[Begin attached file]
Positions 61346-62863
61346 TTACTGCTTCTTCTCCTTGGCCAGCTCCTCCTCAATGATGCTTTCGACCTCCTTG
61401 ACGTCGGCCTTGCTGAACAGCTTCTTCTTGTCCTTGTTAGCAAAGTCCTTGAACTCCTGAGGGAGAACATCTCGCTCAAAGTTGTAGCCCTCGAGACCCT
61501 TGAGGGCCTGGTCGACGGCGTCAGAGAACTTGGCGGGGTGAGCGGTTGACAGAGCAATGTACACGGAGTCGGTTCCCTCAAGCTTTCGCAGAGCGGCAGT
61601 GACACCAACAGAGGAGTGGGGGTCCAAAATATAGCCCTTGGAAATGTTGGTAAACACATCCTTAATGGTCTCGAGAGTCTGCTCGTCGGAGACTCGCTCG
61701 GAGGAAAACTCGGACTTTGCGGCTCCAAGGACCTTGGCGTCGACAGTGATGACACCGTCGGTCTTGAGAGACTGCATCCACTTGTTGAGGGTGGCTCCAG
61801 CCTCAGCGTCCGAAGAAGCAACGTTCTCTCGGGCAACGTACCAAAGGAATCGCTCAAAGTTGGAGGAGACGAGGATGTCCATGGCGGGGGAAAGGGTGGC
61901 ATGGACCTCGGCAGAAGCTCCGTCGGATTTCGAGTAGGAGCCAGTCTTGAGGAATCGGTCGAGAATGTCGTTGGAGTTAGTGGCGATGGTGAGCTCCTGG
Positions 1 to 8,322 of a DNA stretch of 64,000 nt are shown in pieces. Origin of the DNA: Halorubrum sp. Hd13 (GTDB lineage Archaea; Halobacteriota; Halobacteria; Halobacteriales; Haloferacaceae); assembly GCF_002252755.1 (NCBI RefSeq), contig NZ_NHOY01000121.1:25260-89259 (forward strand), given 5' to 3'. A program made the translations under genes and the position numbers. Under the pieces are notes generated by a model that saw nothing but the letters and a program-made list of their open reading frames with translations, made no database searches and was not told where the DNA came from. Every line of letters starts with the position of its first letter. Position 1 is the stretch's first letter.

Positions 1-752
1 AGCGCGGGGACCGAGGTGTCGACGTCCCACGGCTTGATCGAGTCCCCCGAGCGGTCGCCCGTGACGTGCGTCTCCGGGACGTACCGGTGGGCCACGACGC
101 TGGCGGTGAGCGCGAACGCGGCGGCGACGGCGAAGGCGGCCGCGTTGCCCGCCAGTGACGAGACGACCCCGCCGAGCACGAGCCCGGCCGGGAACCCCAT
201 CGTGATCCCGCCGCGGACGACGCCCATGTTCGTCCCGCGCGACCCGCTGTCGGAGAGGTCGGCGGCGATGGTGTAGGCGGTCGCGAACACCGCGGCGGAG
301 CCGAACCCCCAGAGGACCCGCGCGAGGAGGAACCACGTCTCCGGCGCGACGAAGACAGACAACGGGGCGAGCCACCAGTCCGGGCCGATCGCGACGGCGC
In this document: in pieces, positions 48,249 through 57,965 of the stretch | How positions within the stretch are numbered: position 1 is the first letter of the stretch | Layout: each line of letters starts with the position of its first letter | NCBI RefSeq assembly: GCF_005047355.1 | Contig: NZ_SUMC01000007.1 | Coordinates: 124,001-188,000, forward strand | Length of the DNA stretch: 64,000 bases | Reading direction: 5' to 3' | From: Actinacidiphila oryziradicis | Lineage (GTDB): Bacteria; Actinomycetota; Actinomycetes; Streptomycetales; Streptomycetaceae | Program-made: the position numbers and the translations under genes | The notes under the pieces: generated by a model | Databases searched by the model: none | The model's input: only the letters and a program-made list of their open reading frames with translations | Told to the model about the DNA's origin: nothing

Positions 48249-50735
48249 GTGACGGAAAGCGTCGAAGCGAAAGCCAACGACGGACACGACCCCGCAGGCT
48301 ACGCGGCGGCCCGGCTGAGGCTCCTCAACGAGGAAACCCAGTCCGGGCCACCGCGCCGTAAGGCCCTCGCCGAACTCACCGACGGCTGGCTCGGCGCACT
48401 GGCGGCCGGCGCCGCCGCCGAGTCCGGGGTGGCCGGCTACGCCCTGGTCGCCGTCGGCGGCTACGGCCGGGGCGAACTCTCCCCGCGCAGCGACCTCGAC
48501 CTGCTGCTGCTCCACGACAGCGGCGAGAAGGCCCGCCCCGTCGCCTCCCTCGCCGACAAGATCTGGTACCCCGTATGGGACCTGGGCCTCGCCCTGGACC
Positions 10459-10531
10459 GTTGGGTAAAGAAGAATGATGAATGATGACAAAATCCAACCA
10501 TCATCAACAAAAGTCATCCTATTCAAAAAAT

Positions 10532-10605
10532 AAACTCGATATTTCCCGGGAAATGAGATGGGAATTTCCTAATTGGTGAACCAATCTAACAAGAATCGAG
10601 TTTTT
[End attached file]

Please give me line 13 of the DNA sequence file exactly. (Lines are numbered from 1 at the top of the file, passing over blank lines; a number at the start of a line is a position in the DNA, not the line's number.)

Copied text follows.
201 CGTGATCCCGCCGCGGACGACGCCCATGTTCGTCCCGCGCGACCCGCTGTCGGAGAGGTCGGCGGCGATGGTGTAGGCGGTCGCGAACACCGCGGCGGAG